Discussion in 'TV & Media' started by Dale Sams, Mar 13, 2013.
Donald Fagen's 'The Nightfly' holds up well for me.
From the 80s only?
Robert Cray, "Strong Persuader".
Any Dire Straits albums.
Billy Idol "Rebel Yell".
I've got others...
Hey, what can I say? Michael Jackson was never my bag.
London Calling, X's first four albums, Talking Heads Remain in Light, Speaking in Tongues and Little Creatures and their two live albums, the Replacements Hootenanny, Let It Be, Tim and Pleased to Meet Me, the English Beat's three studio albums, Shoot Out the Lights, REM's Murmur, Reckoning, Fables of the Reconstruction and Life's Rich Pageant, Springsteen's The River, Nebraska and Born in the USA, Tom Waits Swordfishtrombones and Rain Dogs, Los Lobos How Will the Wolf Survive and By the Light of the Moon, all the Blasters records, Hüsker Dü's Metal Circus, Zen Arcade, New Day Rising, Flip Your Wig and Candy Apple Grey, Pretenders I and II and Learning to Crawl, Steve Earle's Guitar Town, Warren Zevon's Sentimental Hygiene, John Cougar Mellencamp's Scarecrow and Lonesome Jubilee, Rockpile's Seconds of Pleasure, Rosanne Cash's Seven Year Ache and King's Record Shop, Harris/Parton/Ronstadt Trio, Neil young's Old Ways and Freedom, the Pogues' Rum, Sodomy and the Lash, The Minutemen's What Makes a Man Start Fires, Double Nickles on the Dime, and 3-Way Tie For Last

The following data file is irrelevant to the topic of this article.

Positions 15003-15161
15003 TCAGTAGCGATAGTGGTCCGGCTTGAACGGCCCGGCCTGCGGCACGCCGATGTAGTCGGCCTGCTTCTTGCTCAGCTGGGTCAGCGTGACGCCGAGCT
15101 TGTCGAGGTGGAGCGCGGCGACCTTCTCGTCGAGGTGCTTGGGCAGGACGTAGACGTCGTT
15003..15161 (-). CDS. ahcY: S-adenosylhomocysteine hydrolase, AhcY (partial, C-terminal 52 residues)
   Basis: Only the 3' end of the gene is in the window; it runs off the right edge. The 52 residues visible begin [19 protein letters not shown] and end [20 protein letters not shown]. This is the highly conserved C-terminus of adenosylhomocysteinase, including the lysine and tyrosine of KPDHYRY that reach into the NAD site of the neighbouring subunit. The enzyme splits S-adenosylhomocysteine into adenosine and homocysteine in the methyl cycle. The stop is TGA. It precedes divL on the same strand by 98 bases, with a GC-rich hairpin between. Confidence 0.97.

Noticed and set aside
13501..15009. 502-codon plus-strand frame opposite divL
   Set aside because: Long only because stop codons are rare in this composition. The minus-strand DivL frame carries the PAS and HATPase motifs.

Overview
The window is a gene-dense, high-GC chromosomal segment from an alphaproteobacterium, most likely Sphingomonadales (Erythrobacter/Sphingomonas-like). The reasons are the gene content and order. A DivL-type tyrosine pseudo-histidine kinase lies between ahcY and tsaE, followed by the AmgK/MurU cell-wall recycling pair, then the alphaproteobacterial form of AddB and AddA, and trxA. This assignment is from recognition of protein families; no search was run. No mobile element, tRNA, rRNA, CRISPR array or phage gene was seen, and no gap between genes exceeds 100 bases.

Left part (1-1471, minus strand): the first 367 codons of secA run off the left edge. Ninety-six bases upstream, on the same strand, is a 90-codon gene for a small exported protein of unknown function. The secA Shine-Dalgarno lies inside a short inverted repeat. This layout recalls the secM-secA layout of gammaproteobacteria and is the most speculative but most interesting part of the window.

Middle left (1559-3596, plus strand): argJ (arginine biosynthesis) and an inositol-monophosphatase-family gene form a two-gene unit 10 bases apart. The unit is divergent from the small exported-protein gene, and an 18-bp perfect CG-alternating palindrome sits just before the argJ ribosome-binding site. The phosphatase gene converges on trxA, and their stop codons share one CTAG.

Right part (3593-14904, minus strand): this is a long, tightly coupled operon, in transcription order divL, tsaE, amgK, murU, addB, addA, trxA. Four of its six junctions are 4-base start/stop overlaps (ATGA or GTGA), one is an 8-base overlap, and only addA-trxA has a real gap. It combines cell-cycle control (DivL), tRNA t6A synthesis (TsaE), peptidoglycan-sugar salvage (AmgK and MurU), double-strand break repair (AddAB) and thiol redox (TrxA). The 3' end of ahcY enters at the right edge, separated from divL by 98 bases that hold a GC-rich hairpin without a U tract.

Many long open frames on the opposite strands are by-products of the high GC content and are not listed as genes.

... are a few that come to mind.
Good call, I love that record.
Oh right. Talking Heads. That's correct.
Well, here are a few that spring to mind:
ABC: The Lexicon of Love
Adam and the Ants: Kings of the Wild Frontier
David Byrne: The Catherine Wheel and Rei Momo
Kate Bush: The Dreaming, Hounds of Love
The Cure: The Head on the Door, Disintegration
Dexys Midnight Runners: Searching for the Young Soul Rebels, Too-Rye-Ay, Don't Stand Me Down
Echo and the Bunnymen: Porcupine
The Fall: Grotesque, Slates, Hex Enduction Hour, Perverted by Language, The Wonderful and Frightening World of the Fall, This Nation's Saving Grace, Bend Sinister, The Frenz Experiment, I am Kurious Oranj
The Housemartins: London 0 Hull 4
The Jam: Setting Sons, Sound Affects
James: Stutter, Strip Mine
The Jesus and Mary Chain: Psychocandy
Joy Division: Closer
Van Morrison: Common One, A Sense of Wonder, No Guru No Method No Teacher
Morrissey: Viva Hate
New Order: Low-Life, Brotherhood, Technique
Pink Floyd: The Final Cut
Pixies: Surfer Rosa, Doolittle
The Pogues: Rum Sodomy & the Lash, If I Should Fall From Grace With God
Public Image Ltd: album
The Sisters of Mercy: First and Last and Always, Floodland
The Smiths: The Smiths, Hatful of Hollow, Meat Is Murder, The Queen Is Dead
U2: War, The Unforgettable Fire, The Joshua Tree
The Waterboys: Fisherman's Blues
The 80s was the greatest decade ever for music. And that's a fact.
Guns N' Roses - Appetite For Destruction
Beastie Boys - License to Ill and moreso: Paul's Boutique
Wait, they had more than one song?
David Byrne's Music for 'The Knee Plays' is also a great album. Also, Laurie Anderson's 'Big Science' and 'Mister Heartbreak' were great alternatives to the standard radio fare.
i'd say Medusa by Clan of Xymox, but that might be heading into more obscure territory.